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3D printing with cellulose (mit.edu)
127 points by udfalkso 101 days ago | hide | past | web | 39 comments | favorite

This claim is pretty incredible:

“After we 3-D print, we restore the hydrogen bonding network through a sodium hydroxide treatment,” Pattinson says. “We find that the strength and toughness of the parts we get … are greater than many commonly used materials” for 3-D printing, including acrylonitrile butadiene styrene (ABS) and polylactic acid (PLA).

Maybe a bit too incredible.

How do thick-walled materials have their hydrogen bonds restored? This process seems rather more involved than regular 3D printing.

The thing in that photo is quite porous. Also paper is very penetrable by water, so it wouldn't be too surprising.

But, well, if it's that simple, just soaking cellulose acetate in NaOH should have a huge number of applications. Maybe even more interesting than this 3D printer.

(Gotta try this at home later...)

Maybe it doesn't penetrate through the walls entirely - perhaps just the outsides? Sort of analogous to constructing a wide brick wall with the interior filled with rubble?

Sounds like they soak the print in a NaOH solution. I imagine if the material is porous enough to evaporate acetone, it's also porous enough to absorb a NaOH solution.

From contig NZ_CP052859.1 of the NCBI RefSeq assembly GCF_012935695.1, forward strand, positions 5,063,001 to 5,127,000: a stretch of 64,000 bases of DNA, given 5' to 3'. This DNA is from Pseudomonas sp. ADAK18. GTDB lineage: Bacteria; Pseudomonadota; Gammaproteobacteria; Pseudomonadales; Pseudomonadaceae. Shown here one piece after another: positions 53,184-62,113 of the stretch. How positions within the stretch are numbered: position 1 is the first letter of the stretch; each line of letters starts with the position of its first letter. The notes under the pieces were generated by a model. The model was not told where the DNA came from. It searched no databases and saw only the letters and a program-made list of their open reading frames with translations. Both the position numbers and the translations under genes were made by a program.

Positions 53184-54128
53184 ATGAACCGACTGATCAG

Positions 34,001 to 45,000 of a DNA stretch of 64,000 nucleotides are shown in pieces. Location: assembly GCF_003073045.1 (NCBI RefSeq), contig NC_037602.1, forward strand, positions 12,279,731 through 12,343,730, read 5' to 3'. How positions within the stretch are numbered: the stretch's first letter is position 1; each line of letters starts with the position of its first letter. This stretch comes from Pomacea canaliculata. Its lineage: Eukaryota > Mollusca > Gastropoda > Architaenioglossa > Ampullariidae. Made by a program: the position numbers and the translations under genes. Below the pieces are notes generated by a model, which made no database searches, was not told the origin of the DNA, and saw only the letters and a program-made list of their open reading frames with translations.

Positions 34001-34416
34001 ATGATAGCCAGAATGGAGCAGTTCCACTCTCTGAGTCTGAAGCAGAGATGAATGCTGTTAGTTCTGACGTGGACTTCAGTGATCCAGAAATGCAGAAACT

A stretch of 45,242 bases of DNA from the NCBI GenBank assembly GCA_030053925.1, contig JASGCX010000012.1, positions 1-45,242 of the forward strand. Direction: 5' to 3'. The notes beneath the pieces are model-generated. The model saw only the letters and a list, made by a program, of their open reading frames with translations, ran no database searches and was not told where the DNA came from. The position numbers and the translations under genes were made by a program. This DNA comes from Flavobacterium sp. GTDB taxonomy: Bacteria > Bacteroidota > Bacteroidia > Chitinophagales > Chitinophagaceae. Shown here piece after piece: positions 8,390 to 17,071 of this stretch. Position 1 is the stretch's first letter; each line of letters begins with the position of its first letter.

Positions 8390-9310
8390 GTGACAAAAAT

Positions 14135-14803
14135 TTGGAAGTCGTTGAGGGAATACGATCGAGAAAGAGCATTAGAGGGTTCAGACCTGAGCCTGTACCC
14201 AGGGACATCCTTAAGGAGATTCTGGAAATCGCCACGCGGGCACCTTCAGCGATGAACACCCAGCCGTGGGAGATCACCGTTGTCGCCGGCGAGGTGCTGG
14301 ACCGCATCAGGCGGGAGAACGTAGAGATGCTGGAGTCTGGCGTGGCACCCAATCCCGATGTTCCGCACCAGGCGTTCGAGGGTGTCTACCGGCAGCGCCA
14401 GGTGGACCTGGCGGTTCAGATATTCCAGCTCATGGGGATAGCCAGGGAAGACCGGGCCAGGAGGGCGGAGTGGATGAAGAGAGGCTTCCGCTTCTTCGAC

Just in case someone else gets bogged down in chemistry, NaOH is better known as lye or caustic soda.

They called it Sodium Hydroxide in the article as well. :)

If you scale it up you could 3d print houses from Cellulose. Since 3d printing is inexpensive and the material abundant you can 3d print an outer isolation layer of a honey comb structure, bio inspired from bees. If the outer isolation layer becomes degraded from years of contact with wind and rain you can simply print a new one.

Is 3d printing really the most efficient way to make such a structure? Could you not pack straws together and then squish them? Could you not make a corrugated sheets like cardboard?

Mass 3D printing an item that can already be manufactured through e.g. injection moulding or assembling standardised parts is never going to be efficient at scale. That's not what it's for. Where 3D printing excels is at producing one-offs or short runs, immediate production (no time consuming buildout phase manufacturing moulds and setting up production lines), on-site or mobile manufacturing, or making designs that are not amenable to traditional manufacturing processes such as objects with complex geometries or internal voids.